Buy high-quality vacuum bags such as cotton-lined paper bags or synthetic cotton HEPA bags. Bag capacity matters. Higher-capacity bags capture more tiny particles.

Bidet filter

The carbon air filters should last a few years or longer on most units, depending on the amount of use it gets. Some filters are designed to last for the life of the unit. Check with the bidet’s manufacture for recommendations or let your nose notify you of the replacement time. Refer to the bidet’s manual for instructions to clean or change the filter.

Air purifier filter

Some models come equipped with washable or permanent filters. These filters still need to be cleaned to maintain their effectiveness.

In general, air purifier filters should be changed:

• HEPA filters: every 12 to 18 months

• Carbon filters: three to six months

• Prefilters: cleaned every 30 days and replaced when worn out

• Permanent filters: cleaned every three months and replaced when damaged

Some air purifiers come with filter check indicators that let the user know either through an LED indicator or beeping signals that the filter needs to be replaced or cleaned.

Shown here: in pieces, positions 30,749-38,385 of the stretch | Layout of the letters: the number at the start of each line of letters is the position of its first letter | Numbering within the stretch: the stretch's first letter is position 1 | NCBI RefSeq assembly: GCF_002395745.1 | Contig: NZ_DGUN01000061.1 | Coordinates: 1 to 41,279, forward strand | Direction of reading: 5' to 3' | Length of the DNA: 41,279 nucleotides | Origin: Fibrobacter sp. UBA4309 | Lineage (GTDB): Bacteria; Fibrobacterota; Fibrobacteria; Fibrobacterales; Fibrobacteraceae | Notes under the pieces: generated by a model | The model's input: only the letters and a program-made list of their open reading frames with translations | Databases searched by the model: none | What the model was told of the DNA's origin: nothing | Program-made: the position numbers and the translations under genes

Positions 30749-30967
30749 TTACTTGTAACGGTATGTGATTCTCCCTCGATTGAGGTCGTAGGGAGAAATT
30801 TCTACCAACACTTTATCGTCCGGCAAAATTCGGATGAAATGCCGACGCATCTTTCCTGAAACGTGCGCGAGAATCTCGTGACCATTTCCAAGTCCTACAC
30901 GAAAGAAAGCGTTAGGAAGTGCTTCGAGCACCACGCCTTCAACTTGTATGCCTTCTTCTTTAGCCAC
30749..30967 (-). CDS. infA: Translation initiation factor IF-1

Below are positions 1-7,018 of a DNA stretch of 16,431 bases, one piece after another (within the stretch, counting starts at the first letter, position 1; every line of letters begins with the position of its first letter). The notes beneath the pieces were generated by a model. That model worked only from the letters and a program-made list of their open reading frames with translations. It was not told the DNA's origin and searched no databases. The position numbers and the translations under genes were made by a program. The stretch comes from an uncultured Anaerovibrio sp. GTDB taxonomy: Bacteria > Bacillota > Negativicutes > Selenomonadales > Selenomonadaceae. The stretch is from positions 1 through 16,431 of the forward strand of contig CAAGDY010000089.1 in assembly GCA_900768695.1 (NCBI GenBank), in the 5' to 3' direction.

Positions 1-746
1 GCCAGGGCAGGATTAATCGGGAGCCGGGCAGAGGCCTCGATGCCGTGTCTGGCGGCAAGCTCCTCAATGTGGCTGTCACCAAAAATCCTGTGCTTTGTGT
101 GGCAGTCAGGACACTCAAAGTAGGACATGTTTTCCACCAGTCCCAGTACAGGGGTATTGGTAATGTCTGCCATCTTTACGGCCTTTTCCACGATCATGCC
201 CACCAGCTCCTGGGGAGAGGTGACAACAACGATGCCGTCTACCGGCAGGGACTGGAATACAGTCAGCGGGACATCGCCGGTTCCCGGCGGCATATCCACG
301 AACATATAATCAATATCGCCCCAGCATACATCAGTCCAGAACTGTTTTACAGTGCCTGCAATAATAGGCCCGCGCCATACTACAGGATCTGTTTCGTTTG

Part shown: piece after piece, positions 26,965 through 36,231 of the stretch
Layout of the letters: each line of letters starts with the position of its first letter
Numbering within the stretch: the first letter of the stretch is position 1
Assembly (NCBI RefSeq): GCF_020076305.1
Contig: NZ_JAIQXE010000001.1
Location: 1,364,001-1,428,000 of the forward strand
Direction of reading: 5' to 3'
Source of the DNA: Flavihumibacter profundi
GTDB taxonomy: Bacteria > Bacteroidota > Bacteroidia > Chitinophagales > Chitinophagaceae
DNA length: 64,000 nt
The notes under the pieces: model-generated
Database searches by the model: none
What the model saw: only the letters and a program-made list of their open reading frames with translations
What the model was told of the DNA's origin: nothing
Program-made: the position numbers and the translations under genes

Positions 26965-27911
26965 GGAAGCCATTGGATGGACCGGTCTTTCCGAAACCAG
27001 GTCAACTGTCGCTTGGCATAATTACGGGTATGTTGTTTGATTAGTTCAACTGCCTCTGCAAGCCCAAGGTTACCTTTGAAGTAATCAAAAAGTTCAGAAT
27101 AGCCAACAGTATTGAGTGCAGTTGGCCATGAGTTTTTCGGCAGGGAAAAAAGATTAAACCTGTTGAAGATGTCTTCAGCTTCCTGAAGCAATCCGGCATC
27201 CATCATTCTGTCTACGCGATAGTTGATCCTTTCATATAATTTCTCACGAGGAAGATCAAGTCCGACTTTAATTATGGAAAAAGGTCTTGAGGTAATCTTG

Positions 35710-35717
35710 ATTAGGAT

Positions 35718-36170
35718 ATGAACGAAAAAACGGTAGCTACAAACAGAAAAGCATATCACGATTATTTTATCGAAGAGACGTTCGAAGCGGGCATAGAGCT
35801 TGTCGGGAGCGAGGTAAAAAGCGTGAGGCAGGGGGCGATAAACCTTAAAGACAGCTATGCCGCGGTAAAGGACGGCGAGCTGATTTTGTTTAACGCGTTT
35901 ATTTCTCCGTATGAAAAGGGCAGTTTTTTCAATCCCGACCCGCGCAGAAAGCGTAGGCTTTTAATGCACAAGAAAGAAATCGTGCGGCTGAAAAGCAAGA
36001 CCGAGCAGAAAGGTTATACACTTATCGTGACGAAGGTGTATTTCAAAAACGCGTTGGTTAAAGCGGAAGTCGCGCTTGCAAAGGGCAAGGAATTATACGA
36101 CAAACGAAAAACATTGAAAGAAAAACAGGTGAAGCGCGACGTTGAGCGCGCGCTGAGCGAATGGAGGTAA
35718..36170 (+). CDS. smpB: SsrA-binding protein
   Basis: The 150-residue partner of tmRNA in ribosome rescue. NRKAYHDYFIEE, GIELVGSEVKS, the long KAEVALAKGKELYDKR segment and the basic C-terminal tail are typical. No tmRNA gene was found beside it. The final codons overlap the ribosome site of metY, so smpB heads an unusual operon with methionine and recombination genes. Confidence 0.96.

Hair dryer filter

Avoid bad hair days. Hair dryers can overheat or shut down when lint builds up in the filter. If the dryer runs too hot or the airflow is weak, it’s time to clean the filter.

Unplug and remove the filter. Twist the filter to remove it, or you use a screwdriver to pry it open.
Rinse water from the inside of the filter to the outside.

After cleaning the filter, you probably will see the inner screen is still dirty. Use a small brush or toothpick and gently remove debris from the screen. A hand vacuum cleaner works well, too.

When the filter is dry, put it back. Plug the dryer in and turn it on to high speed. Wait a few minutes until the dryer pushes all the debris out before using it.

Litterbox filter

If your cat uses a box with a hood, Chewy.com recommends changing the carbon filters every three to four months, depending on how frequently the litter box gets used.

Though, it is really a personal preference. If you notice a strong odor coming from the unit, it may be time to change the carbon filter.

Car filters